Food for Life Global Volunteers responded to the Hurricane Katrina disaster in late August 2005 by providing vegan meals to families relocated to Mississippi and Texas. Up to 800 meals were served daily.
Volunteers from Udhampur, Jammu, Amritsar and Haridwar under the guidance of His Holiness Navayogendra Swami Maharaj, a prominent disciple of A.C. Bhaktivedanta Swami Prabhupada, came together to provide relief for victims of the 2005 earthquake in Pakistan. Working from an ISKCON temple in Udhampur, which was within the earthquake-affected region, the volunteers loaded trucks with drinking water, rice, bread, and blankets.
Food for Life Global's principal affiliate, the Food for Life Annamrita program, was founded by ISKCON Food Relief Foundation (IFRF), believes in providing children with the right nutrition to support their education. IFRF's Food for Life Annamrita program is based on the belief that "you become what you eat." The nutritious meals this program serves daily encourages over a million children to attend school. One of their goals is to help every child in India get a full education by providing wholesome meals. They are currently serving 1.3 million meals daily from dozens of high-tech kitchens across 10 states.
Food for Life Global (FFLG) was founded in 1995 in Maryland USA but closed its offices at the end of 2014. It re-established its offices in Slovenia in 2015 where it continued to serve as the headquarters and coordinating office for all Food for Life projects worldwide. In 2017, the Slovenian office became the European headquarters and a new US office was established in Delaware, to serve as the headquarters for the Americas. The European office is currently registered under the name: Humanitarno društvo FFL Global in Kamnik, Slovenia with registration number 4077911000 (matična številka), TAX ID Nr. 28209397 (davčna številka).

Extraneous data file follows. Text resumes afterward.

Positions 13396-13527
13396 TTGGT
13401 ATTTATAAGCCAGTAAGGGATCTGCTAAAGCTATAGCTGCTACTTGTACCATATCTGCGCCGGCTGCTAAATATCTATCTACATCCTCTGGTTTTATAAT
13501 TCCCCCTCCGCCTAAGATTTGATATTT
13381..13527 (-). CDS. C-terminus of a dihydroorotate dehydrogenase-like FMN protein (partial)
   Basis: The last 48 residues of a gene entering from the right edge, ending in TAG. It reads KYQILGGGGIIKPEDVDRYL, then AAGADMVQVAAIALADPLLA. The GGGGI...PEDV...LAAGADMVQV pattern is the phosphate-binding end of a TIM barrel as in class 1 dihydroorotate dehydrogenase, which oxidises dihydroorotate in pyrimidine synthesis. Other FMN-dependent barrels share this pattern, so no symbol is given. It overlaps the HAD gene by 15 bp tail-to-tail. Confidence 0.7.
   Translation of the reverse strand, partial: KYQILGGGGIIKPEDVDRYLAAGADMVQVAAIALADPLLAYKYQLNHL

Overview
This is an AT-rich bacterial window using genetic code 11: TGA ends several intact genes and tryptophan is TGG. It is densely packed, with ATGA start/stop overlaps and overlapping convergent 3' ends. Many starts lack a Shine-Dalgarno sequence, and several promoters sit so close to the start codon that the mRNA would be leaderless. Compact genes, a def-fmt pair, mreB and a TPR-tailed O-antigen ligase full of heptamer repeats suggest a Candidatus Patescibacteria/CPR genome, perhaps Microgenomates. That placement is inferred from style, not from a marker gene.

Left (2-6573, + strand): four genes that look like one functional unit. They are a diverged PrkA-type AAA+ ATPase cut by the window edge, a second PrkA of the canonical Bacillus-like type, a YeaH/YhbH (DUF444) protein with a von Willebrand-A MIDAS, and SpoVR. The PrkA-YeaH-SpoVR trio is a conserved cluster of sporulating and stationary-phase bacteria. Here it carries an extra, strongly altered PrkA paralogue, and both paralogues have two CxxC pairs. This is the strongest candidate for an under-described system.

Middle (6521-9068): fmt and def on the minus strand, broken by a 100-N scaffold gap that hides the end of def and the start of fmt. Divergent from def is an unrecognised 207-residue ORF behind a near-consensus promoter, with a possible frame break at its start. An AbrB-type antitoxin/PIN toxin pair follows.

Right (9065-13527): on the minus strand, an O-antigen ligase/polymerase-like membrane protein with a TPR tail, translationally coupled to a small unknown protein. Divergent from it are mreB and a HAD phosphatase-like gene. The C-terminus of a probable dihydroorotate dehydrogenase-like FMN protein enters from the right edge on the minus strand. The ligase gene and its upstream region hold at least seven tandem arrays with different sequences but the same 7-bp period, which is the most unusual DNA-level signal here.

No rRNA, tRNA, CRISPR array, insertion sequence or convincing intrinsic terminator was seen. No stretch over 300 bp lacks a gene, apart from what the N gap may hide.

Food for Life Global - Americas 3911 Concord Pike #8030 Wilmington, DE 19803 EIN: 36-4887167
Humanitarno društvo FFL Global Usnjarska cesta 9, 1241 Kamnik, Slovenia
Registration number 4077911000 (matična številka) TAX ID Nr. 28209397 (davčna številka).
Phone: USA: +1 202 407-9090 EUROPE: + 386 70 333 108 AUSTRALIA: +61 2 8006 1081 SOUTH AMERICA: +57 320 485 5971
Paul Rodney Turner, also known as Priyavrata das or the "food yogi," is the international director. Along with Mukunda Goswami and Rukmini Walker, they co-founded the original Food for Life Global charity in 1995. The new executive committee for Food for Life Global offices in USA and Europe can be found here:
In the early years of Food for Life Global, Paul Rodney Turner aspired to find a way to fulfill the vision of A. C. Bhaktivedanta Swami who stated that "everyone should get a chance to take prasadam." Figuring that it was impossible to reach everyone with the small number of volunteers that serve in Food for Life, Turner realized that the solution was to teach people about prasadam, empowering them with the knowledge of spiritualizing their relationship with food. His book, FOOD YOGA - Nourishing Body, Mind, & Soul was the culmination of many years of research and meditation and serves to directly educate the public about how to become prasadarians. 
Food Yoga is a completely new approach to holistic living. Until now, philosophies on healthy living and nutrition have focused on the mechanics of health and happiness, exclusively focusing on the body alone. In doing so, these philosophies have promoted practices and diets that in one way or another have alienated vast numbers of people. As a result, despite volumes of literature and research, there is no consensus on what diet or mode of living is best. What they have all failed to identify is one underlying truth that connects us all and from which all health systems can be reconciled and/or elevated to their ultimate stature. That truth is: our constitutional nature is spirit and we are all spiritually equal. Any healthy living program, therefore, needs to address the “nutritional” needs of the body, mind, and spirit. 
Although Food for Life started out as a vegetarian food relief, in 1998, a policy was adopted by Food for Life Global that it would only financially support Food for Life projects that served vegan meals.